Cruel - ruthless, inhuman. In the Assyrian monuments warriors put the vanquished to death; rows of impaled victims hang round the walls of the besieged towns; and men collect in heaps hands cut from the vanquished.

Horses, set in array - A full stop should be put after horses. It - the whole army, and not the cavalry only - is "set in array."

As men for war against thee - Rather, as a warrior for battle "against thee."

23. like the sea—(Isa 5:30).

as men for war—not that they were like warriors, for they were warriors; but "arrayed most perfectly as warriors" [Maurer].

They shall lay hold on bow and spear; or, They shall carry; they shall not want military ammunition of all sorts for the despatch of this great work; synecdochically expressed for all sorts of weapons. So Psalm 35:2,3.

Have no mercy; see Jeremiah 50:42; not be entreated, or have any pity to sex or age, poor or rich, Jeremiah 21:7. See the like Isaiah 13:17,18. And this was as duly executed as here prophesied, 2 Chronicles 36:17.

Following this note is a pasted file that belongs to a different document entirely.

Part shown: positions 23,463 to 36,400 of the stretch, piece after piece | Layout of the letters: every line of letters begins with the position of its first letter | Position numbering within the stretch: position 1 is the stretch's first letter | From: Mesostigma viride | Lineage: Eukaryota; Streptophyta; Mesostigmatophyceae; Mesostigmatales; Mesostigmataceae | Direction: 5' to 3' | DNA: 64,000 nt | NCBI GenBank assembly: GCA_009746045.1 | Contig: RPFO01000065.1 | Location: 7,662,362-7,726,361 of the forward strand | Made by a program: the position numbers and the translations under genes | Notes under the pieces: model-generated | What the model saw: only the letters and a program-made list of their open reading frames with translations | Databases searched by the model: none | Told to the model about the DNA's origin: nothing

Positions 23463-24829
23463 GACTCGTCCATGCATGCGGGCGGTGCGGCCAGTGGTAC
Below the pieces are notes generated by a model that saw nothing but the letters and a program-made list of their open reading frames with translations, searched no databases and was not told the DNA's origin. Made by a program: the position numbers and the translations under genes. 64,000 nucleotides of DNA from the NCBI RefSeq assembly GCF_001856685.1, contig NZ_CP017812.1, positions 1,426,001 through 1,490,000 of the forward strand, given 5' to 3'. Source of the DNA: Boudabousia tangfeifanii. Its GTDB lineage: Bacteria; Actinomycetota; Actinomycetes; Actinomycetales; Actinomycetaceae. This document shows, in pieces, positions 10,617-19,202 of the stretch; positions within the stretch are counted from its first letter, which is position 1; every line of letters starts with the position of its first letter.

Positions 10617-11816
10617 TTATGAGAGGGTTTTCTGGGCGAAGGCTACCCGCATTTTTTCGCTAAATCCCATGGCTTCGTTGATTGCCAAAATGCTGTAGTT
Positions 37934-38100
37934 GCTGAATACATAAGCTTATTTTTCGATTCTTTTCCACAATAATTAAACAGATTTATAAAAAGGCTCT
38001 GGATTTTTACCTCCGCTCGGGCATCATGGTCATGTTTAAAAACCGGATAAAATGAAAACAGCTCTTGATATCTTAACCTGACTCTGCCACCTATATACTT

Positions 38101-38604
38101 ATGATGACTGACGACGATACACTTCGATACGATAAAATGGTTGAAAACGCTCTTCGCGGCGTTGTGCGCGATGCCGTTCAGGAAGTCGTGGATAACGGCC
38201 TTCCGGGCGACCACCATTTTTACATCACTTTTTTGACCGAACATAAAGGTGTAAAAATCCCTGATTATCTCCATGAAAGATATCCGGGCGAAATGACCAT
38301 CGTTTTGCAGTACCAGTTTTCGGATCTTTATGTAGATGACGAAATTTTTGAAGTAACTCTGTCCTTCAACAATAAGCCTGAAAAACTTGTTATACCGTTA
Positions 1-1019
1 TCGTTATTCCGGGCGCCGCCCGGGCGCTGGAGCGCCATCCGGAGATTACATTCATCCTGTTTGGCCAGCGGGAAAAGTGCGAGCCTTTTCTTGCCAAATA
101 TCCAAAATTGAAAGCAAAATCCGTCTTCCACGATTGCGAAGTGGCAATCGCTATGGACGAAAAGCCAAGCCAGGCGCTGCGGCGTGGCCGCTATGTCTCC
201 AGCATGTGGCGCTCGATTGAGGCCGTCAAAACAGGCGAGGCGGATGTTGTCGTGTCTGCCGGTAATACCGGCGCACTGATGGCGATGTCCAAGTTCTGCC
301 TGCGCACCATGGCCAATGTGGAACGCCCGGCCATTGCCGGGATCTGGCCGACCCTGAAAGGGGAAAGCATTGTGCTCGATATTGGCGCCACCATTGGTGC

Their voice roareth like the sea; which, as it is very violent, so it causeth great consternation by its noise, compared to the roaring of the devils, Jam 2:19. Possibly it may intimate, they would not hearken to the voice of his prophets, now they shall hear the terrifying noise of armies, like the roaring of the sea.

They ride upon horses; which is a creature in especial manner adapted by God for war, as he is described. Job 9:19,20, &c.; implying their speed, strength, and fierceness, Jeremiah 50:42.

Set in array; the whole nation set as it were in battalia against them, that they may perceive they have to do with soldiers. The LXX. reading va esh, fire, for vya ish, man, render it, as fire to the war.

O daughter of Zion, or Jerusalem; for these two titles are promiscuously used for the same place; and the term daughter is often given to cities and countries, as Psalm 45:12 137:8 Isaiah 23:12 47:1.

They shall lay hold on bow and spear,.... That is, everyone of them should be furnished with both these pieces of armour, that they might be able to fight near and afar off; they had bows to shoot arrows at a distance, and spears to strike with when near. The Targum renders it bows and shields. "They are cruel, and have no mercy"; this is said, to strike terror into the hearts of the hardened Jews: